Bottom Line: We feel that concerns of China’s recovery stalling are overdone and the recovery will come through in waves. We maintain our 5.8% forecast for 2023. However, long-term we do remain concerned that population aging will mean a peak in the labor force that is a big structural headwind to growth. China authorities will likely struggle to keep growth above 5% from 2025 onwards.
Figure 1: M2 Growth
Source: Datastream/Continuum Economics
April China manufacturing at 49.2 (below expectations), plus some global companies reporting earnings in China below expectations has prompted some questions of whether China recovery will fade after a great Q1. We have argued that the reopening in China would feedthrough in waves, rather than a huge burst of activity that occurred in U.S./Europe. Firstly, China’s authorities had not provided income support or transfers as occurred in DM countries and thus no huge excess existed in savings. Secondly, though most of China population embraced endemic COVID quickly, some parts of the population were always going to be slower to adapt after 3 years of COVID fear. Thirdly, China recovery will be supported by a pick-up in employment growth then income and consumption growth, but this will come through multi quarter. We maintain the view of 5.8% growth in 2023 from the March Outlook (here), helped by policy supporting including good money supply growth (Figure 1).
The latest set of monthly figures are scheduled for May 15 and will provide an insight on how April has started Q2. It is also worth noting that goods consumption could also grow slower than consumption services as the endemic COVID policy produces a switch in the consumption basket. Early report suggest that the May holiday week got off to a stellar start with estimates of strong national rail travel (here).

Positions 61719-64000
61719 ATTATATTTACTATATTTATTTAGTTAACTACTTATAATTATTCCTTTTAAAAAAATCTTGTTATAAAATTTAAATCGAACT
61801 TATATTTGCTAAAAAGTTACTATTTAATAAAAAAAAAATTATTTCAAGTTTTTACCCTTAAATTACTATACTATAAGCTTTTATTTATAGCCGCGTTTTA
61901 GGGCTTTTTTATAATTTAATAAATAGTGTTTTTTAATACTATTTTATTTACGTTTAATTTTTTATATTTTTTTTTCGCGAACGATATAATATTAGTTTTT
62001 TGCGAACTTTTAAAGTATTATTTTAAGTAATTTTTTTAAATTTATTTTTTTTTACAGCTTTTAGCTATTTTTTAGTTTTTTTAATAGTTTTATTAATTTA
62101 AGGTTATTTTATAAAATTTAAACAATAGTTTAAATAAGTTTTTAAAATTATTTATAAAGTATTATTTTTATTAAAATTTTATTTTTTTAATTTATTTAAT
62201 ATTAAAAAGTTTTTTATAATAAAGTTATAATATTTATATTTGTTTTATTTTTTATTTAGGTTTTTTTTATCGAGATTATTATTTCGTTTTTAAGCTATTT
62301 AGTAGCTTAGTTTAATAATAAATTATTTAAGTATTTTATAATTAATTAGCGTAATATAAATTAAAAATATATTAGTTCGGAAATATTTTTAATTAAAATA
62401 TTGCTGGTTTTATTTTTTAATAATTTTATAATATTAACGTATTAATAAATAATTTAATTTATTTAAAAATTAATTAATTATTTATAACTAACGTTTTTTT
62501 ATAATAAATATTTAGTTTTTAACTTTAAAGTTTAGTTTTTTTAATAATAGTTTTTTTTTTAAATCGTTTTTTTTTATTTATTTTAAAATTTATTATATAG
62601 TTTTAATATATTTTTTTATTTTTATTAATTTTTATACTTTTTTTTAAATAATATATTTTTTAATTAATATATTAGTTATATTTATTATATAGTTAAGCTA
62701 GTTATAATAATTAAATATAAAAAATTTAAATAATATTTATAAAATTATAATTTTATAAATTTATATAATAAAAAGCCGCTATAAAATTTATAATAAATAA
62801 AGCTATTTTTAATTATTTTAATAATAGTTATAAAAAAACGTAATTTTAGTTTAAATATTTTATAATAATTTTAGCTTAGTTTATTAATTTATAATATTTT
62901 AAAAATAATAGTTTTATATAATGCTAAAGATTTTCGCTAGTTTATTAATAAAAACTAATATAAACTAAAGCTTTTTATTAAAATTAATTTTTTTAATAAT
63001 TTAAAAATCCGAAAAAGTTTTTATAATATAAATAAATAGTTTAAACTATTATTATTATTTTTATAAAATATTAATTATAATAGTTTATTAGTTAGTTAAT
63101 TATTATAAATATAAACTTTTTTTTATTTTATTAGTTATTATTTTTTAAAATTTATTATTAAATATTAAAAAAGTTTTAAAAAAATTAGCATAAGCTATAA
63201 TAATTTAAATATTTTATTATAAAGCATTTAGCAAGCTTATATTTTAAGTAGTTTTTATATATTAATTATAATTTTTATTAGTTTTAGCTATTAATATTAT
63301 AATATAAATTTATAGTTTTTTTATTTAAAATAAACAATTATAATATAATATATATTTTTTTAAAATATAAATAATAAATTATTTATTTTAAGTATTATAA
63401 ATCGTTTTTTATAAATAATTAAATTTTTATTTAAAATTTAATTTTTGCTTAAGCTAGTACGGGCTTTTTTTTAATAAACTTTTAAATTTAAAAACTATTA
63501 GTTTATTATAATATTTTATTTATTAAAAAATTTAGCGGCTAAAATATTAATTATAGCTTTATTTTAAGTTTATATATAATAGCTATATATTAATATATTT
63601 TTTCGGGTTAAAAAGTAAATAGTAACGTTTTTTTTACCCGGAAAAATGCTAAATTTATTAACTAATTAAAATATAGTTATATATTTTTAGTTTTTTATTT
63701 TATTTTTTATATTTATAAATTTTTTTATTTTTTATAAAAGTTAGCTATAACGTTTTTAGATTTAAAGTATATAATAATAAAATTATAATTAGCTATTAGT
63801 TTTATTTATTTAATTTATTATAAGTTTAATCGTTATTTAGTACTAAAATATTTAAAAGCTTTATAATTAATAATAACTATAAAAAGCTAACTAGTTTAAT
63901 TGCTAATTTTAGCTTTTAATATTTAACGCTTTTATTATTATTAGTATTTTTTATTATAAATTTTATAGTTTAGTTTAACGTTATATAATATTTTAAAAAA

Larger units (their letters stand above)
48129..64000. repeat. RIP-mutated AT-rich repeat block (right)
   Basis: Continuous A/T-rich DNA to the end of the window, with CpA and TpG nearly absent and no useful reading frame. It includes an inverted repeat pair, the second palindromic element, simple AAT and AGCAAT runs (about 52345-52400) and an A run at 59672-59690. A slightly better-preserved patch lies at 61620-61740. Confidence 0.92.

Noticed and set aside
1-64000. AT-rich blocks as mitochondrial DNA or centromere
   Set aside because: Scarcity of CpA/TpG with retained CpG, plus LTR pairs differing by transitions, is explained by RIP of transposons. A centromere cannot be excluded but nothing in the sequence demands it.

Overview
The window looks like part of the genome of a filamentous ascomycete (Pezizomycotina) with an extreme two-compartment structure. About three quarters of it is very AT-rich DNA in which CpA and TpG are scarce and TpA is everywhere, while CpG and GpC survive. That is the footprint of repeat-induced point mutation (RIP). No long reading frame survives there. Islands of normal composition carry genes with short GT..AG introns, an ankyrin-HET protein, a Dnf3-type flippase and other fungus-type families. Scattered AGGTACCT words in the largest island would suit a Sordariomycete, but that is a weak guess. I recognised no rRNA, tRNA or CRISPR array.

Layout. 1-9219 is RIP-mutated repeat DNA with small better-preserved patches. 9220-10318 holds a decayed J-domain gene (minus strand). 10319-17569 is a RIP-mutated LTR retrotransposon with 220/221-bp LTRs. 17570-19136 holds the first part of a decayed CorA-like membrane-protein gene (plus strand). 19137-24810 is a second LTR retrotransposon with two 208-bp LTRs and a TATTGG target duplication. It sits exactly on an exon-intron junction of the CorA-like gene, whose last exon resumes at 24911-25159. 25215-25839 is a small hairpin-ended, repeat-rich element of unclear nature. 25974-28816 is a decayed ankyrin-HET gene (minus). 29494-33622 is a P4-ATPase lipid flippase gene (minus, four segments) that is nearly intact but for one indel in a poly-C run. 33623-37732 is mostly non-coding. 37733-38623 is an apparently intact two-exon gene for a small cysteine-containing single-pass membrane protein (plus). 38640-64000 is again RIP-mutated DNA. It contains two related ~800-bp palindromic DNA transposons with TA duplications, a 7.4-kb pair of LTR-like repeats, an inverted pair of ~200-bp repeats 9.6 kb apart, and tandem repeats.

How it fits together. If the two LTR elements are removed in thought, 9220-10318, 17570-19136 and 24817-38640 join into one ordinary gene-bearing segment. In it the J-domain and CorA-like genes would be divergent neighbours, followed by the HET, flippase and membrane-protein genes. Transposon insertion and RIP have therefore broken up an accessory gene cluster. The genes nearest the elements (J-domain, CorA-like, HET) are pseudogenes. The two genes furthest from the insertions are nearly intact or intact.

However, despite our optimism about the cyclical economic position 2023 and H1 2024, we remain concerned about long-term trend growth. We have long highlighted that population aging means that the labor force is peaking, with no easy solution in absolute terms (here for our long-term forecast). President Xi wants to prioritise solutions for this problem and was one of the objectives highlighted at the key The Central Financial and Economic Affairs Commission on Friday. However, labor market economists would highlighted that a couple of the normal solutions (immigration; increase the already high female participation rate) are unlikely. A pick-up of the rural to urban migration to normal 2010’s levels would however be helpful, as it boost productivity in the economy and makes up for sluggish labor force growth.
We also remain concerned that once the cyclical recovery fades, that weak private investment will also be a factor that drag on economic growth into H2 2024 and 2025. China government/company and household debt/GDP is too high (here) and will be a structural headwind to growth. Meanwhile, though the government is trying to be more constructive towards private companies, the business environment is not as free as the 1990-2015 period and this will mean less private sector business investment. Finally, global business are shifting away from China dominated supply chains for many reasons including U.S./China strategic competition. Overall, though we see 5.5% GDP growth in 2024, the authorities will struggle to achieve 5% in 2025.